Prostatitis is a bacterial infection of the prostate gland. Infection of the prostate may be caused by disease of the urethra (the small tube where urine flows from the bladder through the penis), other urinary tract infections, or may be secondary to a more serious prostatic disease. This disease occurs more commonly in male dogs who have not been neutered. Older dogs are at greater risk than younger dogs. Prostatitis can occur in an acute (sudden) and chronic (long standing) form; however, animals with the acute form are generally more debilitated than with the chronic form.
Sign and Symptoms
Clinical signs of prostatitis vary with the severity of the infection and whether the disease is acute or chronic. The following symptoms could indicate the presence of this condition:
- cloudy or bloody discharge from the penis
- blood in the urine
- abdominal discomfort
- stiff gait
- straining to urinate or defecate
- weight loss
- chronic intermittent urinary tract infections
- infertility in a breeding male
If your dog exhibits any of the above symptoms, take him to your veterinarian. Your vet will check your dog's history and most likely perform a physical examination including the following:
- digital rectal exam
- check the culture and sensitivity of the urine
- cytological (microscopic) evaluation of seminal or prostatic fluid
- prostatic massage and wash for cytology, culture and sensitivity
- abdominal radiographs (x-rays)
- abdominal ultrasound with or without prostatic aspiration
- clotting profile
- complete blood count
- biochemical profile
The most common cause of prostatitis is believed to be ascending infection from the urethra. The prostate can also become infected from infections in the bladder, kidneys or blood. If other forms of prostatic disease are present, such as cysts, neoplasia or squamous metaplasia, the prostate may be predisposed to developing a secondary infection. E. coli is the most common bacterium that causes infection.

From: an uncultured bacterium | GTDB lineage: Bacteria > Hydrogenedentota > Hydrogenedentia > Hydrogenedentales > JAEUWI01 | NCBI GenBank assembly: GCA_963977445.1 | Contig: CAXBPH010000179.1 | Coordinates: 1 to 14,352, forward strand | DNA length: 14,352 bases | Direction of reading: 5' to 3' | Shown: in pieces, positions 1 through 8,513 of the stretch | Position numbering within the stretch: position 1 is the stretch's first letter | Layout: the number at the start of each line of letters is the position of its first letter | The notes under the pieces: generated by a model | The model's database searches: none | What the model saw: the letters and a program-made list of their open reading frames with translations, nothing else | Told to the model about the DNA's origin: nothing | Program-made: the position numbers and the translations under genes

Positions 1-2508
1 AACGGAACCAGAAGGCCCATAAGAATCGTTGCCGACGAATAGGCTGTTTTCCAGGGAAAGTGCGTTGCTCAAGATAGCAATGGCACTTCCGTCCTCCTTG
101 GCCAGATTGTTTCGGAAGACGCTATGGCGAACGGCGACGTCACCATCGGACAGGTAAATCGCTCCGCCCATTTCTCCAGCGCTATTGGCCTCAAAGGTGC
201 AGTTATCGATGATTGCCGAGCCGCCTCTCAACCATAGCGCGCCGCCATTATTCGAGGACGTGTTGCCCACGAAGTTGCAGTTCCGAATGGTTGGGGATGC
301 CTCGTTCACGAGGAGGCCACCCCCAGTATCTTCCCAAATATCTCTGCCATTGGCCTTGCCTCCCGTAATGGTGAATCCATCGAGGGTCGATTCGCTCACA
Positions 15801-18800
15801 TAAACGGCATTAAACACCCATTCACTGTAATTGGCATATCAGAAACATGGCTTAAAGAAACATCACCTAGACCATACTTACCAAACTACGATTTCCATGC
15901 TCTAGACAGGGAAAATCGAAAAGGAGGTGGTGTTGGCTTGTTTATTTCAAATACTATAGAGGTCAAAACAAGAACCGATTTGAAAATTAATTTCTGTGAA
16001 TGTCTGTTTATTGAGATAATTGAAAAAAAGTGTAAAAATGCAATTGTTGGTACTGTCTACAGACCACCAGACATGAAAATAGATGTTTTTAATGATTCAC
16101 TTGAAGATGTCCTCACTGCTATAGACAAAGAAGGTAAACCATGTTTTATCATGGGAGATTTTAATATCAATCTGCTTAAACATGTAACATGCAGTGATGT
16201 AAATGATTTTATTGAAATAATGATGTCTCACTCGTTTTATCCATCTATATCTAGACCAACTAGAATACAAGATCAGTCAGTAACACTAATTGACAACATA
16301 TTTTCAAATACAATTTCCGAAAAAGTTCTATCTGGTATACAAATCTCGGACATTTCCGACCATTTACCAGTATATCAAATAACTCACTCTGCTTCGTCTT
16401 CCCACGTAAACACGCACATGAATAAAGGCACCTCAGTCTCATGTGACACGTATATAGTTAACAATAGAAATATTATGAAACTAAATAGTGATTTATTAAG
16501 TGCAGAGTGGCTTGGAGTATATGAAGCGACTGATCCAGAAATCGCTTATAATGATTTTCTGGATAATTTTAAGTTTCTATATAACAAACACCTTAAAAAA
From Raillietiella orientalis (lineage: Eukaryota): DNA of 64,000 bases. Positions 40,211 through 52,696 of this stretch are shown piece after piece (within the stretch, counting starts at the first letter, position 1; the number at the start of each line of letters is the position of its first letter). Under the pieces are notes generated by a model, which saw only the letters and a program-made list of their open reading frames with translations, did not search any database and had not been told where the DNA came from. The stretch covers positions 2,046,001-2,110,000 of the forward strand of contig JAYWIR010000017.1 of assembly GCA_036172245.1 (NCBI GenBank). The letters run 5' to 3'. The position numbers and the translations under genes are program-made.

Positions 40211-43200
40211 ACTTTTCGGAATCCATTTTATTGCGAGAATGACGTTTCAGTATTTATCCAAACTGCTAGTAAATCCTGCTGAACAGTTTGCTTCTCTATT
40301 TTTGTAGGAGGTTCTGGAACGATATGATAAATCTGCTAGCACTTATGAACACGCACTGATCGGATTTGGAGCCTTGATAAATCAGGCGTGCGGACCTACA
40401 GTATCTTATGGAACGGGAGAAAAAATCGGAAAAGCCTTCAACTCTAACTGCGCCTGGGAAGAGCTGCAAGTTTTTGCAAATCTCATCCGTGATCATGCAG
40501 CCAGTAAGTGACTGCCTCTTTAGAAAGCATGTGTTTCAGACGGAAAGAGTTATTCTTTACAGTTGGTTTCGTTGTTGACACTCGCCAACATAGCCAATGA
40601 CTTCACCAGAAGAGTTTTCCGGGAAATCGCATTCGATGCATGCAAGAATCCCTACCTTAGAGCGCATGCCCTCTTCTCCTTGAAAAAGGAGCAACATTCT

There are actually two different clinical presentations of prostatitis in the dog: acute and chronic. These two forms of the disease often present very differently, and require a different clinical work-up and different therapy. In acute prostatitis, animals are usually quite ill and may even require emergency care. Animals are usually feverish and may have significant abdominal pain. Some dogs may even shows signs of a critical blood infection (septicemia). On the other hand, dogs with the chronic disease are generally much more stable or sometimes exhibit no clinical symptoms.
Other diseases that may cause similar clinical signs as prostatitis
Urinary Tract Infections - bacterial infections of the urinary bladder or kidneys may cause blood in the urine, fever and abdominal pain. It is not uncommon for an animal to have a urinary tract infection together with prostatitis.
Prostatic Abscess- an abscess is a walled off pocket of infection containing white blood cells, bacteria and cellular debris. Abscesses occasionally form within the prostate gland in cases of chronic prostatic infections. They may get to be quite large and cause compression of both the colon and urethra. Animals may be straining when they defecate or urinate, and most animals will feel ill.
Benign Prostatic Hyperplasia (BPH) - BPH is the most common form of prostatomegaly (increased prostate size), with virtually all intact (not neutered) male dogs; who generally acquire the condition as they age. BPH is caused by an increase in the number and size of the prostate cells as the intact dog ages and is exposed to normal hormonal influences. This is a benign condition that usually does not cause any clinical signs. Occasionally a urethra discharge is present, which can be bloody. The majority of the time this condition is found incidentally on routine physical examinations. Dogs with chronic prostatitis sometimes have very similar signs.